By Laura Early, Conservation Ecology and Sustainable Development graduate student
With recent social media explosions around trends like #DistractinglySexy, #LikeAGirl, and #ShirtStorm, challenges faced by women in historically male-dominated science fields are getting more attention. For decades, women have been underrepresented in science, engineering, and math career fields, and there are many root causes to this gender gap that have been identified and are beginning to be addressed. Around the world and across sectors, the emergence of policies, campaigns, and strategies to increase numbers of women in these fields are beginning to be seen.
WiSci: Women in Science is a student-led organization here at UGA that formed in 2014 in response to these challenges. WiSci aims to create a campus-wide community of scientists interested in promoting equality in the sciences, as well as a support network among undergraduates, graduate students, post-docs, faculty and other science professionals.
On September 14, WiSci hosted two discussions with Dr. Katherine (Kay) Gross, Director of Michigan State University’s Kellogg Biological Station (KBS). Dr. Gross’s successful career as a plant community ecologist has led her into an administration position where she continues to do research, and also promotes programs that provide undergraduates with research experiences and mentoring opportunities.
At KBS, Dr. Gross strives to offer opportunities for undergraduates to get involved in ecological research early in their academic careers in a way that facilitates their continued success in a scientific career path and positively contributes to the research going on at KBS. Over a lunch discussion with WiSci members, Dr. Gross shared what KBS has found to work well for its program- good mentoring and increasing diversity within the program. To support these practices, KBS offers training and financial incentives to graduate students and researchers who are willing to mentor undergraduates. Because undergraduate students from under-represented groups in the sciences do not always have access to the same resume-building opportunities as their peers, KBS has also adjusted their graduate student application process to focus more heavily on what participants aspire to achieve, not necessarily just their past achievements.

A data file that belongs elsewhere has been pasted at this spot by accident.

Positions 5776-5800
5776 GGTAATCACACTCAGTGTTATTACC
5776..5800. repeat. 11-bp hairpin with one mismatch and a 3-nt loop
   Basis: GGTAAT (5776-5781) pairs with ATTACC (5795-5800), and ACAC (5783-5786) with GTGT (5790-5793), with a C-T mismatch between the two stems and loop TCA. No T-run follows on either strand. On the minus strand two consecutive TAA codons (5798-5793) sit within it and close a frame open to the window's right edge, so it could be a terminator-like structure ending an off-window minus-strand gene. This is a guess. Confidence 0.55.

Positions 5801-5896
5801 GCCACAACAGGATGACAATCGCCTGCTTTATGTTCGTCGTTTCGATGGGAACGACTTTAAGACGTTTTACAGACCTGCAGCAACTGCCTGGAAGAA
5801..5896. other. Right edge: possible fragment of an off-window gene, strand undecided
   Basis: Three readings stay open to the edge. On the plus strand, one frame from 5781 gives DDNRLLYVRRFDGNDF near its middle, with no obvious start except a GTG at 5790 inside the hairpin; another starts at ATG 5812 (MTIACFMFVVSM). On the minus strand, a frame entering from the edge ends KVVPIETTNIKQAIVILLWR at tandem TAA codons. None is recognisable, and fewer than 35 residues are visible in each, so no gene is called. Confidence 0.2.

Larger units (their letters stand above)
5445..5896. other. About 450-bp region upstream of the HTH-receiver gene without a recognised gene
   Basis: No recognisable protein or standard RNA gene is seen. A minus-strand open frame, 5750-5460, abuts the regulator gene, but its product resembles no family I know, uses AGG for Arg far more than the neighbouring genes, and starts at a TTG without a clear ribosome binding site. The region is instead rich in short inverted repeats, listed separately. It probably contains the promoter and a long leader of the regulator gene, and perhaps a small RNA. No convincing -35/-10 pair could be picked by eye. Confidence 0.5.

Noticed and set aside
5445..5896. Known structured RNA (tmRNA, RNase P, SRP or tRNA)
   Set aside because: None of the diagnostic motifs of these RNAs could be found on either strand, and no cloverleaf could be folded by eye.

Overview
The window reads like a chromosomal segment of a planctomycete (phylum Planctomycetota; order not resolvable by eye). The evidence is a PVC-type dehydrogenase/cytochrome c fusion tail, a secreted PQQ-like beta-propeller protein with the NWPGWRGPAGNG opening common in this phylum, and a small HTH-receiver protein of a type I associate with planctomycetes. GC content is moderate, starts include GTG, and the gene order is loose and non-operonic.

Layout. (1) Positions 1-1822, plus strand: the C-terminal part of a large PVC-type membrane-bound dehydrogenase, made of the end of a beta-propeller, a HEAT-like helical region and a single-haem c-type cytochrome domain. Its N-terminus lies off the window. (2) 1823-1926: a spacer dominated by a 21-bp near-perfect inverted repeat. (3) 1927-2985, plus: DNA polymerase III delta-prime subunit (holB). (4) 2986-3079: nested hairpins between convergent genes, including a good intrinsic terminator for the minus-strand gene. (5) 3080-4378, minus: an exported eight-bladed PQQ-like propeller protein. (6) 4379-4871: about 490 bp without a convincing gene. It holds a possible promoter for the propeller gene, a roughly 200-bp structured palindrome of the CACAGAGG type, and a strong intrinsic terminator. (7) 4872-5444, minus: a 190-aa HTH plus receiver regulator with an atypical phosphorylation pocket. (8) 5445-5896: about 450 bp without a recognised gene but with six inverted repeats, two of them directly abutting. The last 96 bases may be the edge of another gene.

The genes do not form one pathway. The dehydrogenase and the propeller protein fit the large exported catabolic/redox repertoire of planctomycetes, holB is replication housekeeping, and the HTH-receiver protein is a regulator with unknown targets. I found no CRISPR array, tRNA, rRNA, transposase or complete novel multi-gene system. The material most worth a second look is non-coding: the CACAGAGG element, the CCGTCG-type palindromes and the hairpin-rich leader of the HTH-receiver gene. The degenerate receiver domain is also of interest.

“What is the worst predictor of success in graduate school?” Dr. Gross asked the group of students who joined her for lunch in the Ecology courtyard. “Test scores.” The best predictor, she said, is not giving up. Figuring out why students want to pursue these experiences, and choosing candidates that show a drive and desire to learn and work hard is good for the science community as a whole.
In recent years, there has been a shift in which at several universities, females make up the majority of undergraduate enrollment, and more specifically, female enrollment in science majors is increasing as well. However, there is still a “leaky pipeline,” in that those numbers are not translating all the way through to representative numbers of women in tenured faculty positions across the sciences, or even more so, in leadership positions in the sciences.
In her talk Monday afternoon, Dr. Gross addressed students, post-docs, and faculty - both male and female - about the challenges women face in becoming leaders in science, and how we can all help lessen these challenges. First, we have to recognize the traits of a good leader, and we have to recognize gender differences, Dr. Gross explained. There are some personality traits that are more common to females and some that are more common to males, although each individual is going to differ. Figuring out how these traits in each person complement those of others to build good leadership and research teams is key, Dr. Gross pointed out.
Dr. Gross acknowledged that there are stereotypes against women in science careers, and that people have implicit gender biases. “You need to have a sense of humor,” Dr. Gross said. In order to succeed, she offered, you need to identify the hindrances and figure out how to work around them. At the same time, though, she encouraged all scientists to create a supportive network for peers as well as scientists early in their careers.
“This is everybody’s issue,” Ecology faculty, Dr. Amy Rosemond contributed to the discussion. Men, as well as women, need to stand up to their peers to change these implicit biases against women in the sciences.
As graduate student, Caitlin Conn, brought up: How do we balance fitting in enough to navigate the system in place, and fighting the current system and its inherent biases to change things for the next generation of women scientists?
WiSci: Women in Science addresses these questions and more through our discussions, panels, workshops and mentoring program. To become part of our campus-wide network and take advantage of upcoming events, email firstname.lastname@example.org or explore our website wisciuga.weebly.com
Women in Science Leadership: Pathways and Potentials by Kay Gross, Director W.K. Kellogg Biological Station